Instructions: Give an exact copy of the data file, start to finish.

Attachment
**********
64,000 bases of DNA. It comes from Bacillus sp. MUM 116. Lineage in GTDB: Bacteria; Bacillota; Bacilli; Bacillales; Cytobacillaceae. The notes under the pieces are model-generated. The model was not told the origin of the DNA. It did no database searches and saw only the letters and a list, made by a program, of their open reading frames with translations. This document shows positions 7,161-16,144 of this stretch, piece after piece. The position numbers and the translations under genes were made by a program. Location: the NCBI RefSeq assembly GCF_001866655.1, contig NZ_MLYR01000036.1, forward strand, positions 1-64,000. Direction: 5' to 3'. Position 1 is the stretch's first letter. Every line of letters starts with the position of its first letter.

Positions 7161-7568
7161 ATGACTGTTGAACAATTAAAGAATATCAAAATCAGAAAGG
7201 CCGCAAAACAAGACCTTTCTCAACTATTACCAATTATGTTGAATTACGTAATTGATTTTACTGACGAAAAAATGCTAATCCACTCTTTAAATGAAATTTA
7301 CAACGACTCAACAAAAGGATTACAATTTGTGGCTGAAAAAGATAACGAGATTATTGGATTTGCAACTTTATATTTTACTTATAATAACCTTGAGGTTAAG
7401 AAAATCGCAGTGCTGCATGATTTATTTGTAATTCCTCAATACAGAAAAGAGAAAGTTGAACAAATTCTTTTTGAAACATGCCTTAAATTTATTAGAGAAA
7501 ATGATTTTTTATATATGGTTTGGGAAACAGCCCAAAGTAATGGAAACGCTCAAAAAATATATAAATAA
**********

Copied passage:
64,000 bases of DNA. It comes from Bacillus sp. MUM 116. Lineage in GTDB: Bacteria; Bacillota; Bacilli; Bacillales; Cytobacillaceae. The notes under the pieces are model-generated. The model was not told the origin of the DNA. It did no database searches and saw only the letters and a list, made by a program, of their open reading frames with translations. This document shows positions 7,161-16,144 of this stretch, piece after piece. The position numbers and the translations under genes were made by a program. Location: the NCBI RefSeq assembly GCF_001866655.1, contig NZ_MLYR01000036.1, forward strand, positions 1-64,000. Direction: 5' to 3'. Position 1 is the stretch's first letter. Every line of letters starts with the position of its first letter.

Positions 7161-7568
7161 ATGACTGTTGAACAATTAAAGAATATCAAAATCAGAAAGG
7201 CCGCAAAACAAGACCTTTCTCAACTATTACCAATTATGTTGAATTACGTAATTGATTTTACTGACGAAAAAATGCTAATCCACTCTTTAAATGAAATTTA
7301 CAACGACTCAACAAAAGGATTACAATTTGTGGCTGAAAAAGATAACGAGATTATTGGATTTGCAACTTTATATTTTACTTATAATAACCTTGAGGTTAAG
7401 AAAATCGCAGTGCTGCATGATTTATTTGTAATTCCTCAATACAGAAAAGAGAAAGTTGAACAAATTCTTTTTGAAACATGCCTTAAATTTATTAGAGAAA
7501 ATGATTTTTTATATATGGTTTGGGAAACAGCCCAAAGTAATGGAAACGCTCAAAAAATATATAAATAA